Today’s data-driven business world knows one thing well: what doesn’t get measured doesn’t get done. And vice versa: what gets measured, gets managed. So how do we apply those popular truisms to content quality management in a global, multilingual scenario? And what are the common pitfalls to watch out for?
In day-to-day conversations at the workplace, terms like “data”, “metrics”, “information”, and “KPIs” are often used interchangeably. However, understanding the distinctions between concepts that are behind all those terms pays off big time when trying to manage and improve content quality and content performance across multiple teams, companies, languages, and markets. So let’s first set the terminology straight (as we always should whenever working on global content quality), and then see how to apply a data-driven approach to your global content Quality Management practice.
The map of the data-driven world is shaped like a pyramid
One way to interpret the idea of being data-driven is through the model called a “DIKW pyramid” (short for Data – Information – Knowledge – Wisdom):
The raw signals we gather from the outside world are data. They are meaningless unless context is provided. For example, what does the number 3576 mean for your content quality management program? Hard to tell.
Now, what if I told that 3576 is the number of visitors to your corporate website? That’s more structured and has a specific context. However, it’s still far from being useful if you’re trying to make sense of how your global content performs and whether it’s good or not. So let’s agree that is still data which is trying hard to get to the next level.
OK, taking that one step further still: 3576 unique visitors have signed up for our free product trial in France during the last 4 weeks from the product web page. Now we finally have some information. It gives you a solid basis from which to draw further insights. For example, by asking questions like “How does that number compare across geographies?”.
So now you take the top 4 of your target markets with their respective languages – Spanish (Argentina), English (United States), German (Austria), French (France) – and compare this information for each of them. You notice that the first two locales (both based in the Americas) have brought in a larger absolute amount of trial users, while the second two locales (both based in Europe) have a higher % increase of trial users month-over-month, despite having lower absolute numbers. At this point, we have detailed knowledge about that particular situation.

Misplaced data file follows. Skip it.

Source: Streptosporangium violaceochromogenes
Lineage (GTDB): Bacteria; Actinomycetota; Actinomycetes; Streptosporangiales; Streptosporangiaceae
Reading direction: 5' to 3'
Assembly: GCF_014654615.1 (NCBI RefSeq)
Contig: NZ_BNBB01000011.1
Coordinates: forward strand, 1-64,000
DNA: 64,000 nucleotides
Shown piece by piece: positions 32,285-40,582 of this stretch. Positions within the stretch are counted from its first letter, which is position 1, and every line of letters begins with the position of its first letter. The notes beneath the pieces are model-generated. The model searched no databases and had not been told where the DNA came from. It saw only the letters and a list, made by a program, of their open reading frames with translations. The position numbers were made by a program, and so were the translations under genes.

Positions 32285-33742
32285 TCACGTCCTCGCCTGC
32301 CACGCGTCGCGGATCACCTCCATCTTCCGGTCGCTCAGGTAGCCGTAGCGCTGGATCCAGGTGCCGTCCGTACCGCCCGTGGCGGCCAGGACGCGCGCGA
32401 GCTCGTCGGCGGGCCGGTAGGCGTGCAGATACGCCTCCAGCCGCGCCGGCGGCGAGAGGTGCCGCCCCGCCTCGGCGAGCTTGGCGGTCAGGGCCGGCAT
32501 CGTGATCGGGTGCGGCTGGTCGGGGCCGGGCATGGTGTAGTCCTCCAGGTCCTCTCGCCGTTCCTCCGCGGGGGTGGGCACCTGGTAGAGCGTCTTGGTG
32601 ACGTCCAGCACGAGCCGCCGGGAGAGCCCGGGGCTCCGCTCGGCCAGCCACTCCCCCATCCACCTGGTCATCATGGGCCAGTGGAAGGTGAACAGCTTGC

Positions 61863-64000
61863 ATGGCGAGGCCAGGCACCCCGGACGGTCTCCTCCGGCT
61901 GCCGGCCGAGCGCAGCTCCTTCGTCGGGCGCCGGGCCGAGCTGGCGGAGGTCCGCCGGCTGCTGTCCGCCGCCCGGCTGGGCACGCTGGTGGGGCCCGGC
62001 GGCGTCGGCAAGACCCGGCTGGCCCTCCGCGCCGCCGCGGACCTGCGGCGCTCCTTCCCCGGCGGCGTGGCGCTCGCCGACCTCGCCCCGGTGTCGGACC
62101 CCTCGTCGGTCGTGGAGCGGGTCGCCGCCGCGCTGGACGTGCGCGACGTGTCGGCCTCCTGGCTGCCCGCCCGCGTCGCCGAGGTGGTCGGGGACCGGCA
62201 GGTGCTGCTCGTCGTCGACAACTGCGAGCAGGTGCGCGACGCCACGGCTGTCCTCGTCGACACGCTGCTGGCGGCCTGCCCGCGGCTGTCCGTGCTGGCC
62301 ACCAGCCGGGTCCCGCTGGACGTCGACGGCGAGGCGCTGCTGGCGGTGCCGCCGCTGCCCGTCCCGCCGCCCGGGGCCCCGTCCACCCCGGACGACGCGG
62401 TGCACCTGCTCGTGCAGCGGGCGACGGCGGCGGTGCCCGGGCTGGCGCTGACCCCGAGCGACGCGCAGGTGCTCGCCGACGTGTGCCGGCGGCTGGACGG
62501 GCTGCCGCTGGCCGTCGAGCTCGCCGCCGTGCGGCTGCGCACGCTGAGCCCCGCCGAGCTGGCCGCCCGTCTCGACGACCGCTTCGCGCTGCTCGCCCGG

Finally, you realize that you don’t have to do anything at all about this difference between Americas conversion rates and Europe conversion rates – because it is, in fact, not statistically significant. As you also know that all other regions and languages have smaller traffic when compared to the top 4, you decide to stop tracking this metric entirely for the next 6 months and focus on something more useful instead. That’s best described as wisdom.
Note: In the business world, an applied version of the DIK(W) pyramid is data – metrics – indicators. Here, metrics roughly correspond to information, and indicators roughly correspond to knowledge. The most important 1-3 indicators for a business area are often called Key Performance Indicators, or KPI for short. Why do we want to select and prioritize just a small handful of indicators? Because each measurement has its own cost, and because it helps us avoid “death by dashboards”.
Leading metrics and lagging metrics
Suppose we have knowledge about how well our multilingual digital content matches our pre-defined requirements. In other words, we’ve defined indicators of our content quality. Those indicators can be based on various models for atomistic and holistic quality measurement, or even a combination of such models. We actually can find out the value of quality indicators before we make our content public and expose it to our audiences. In fact, that’s what most companies do as part of their Quality Management strategy for digital globalization programs.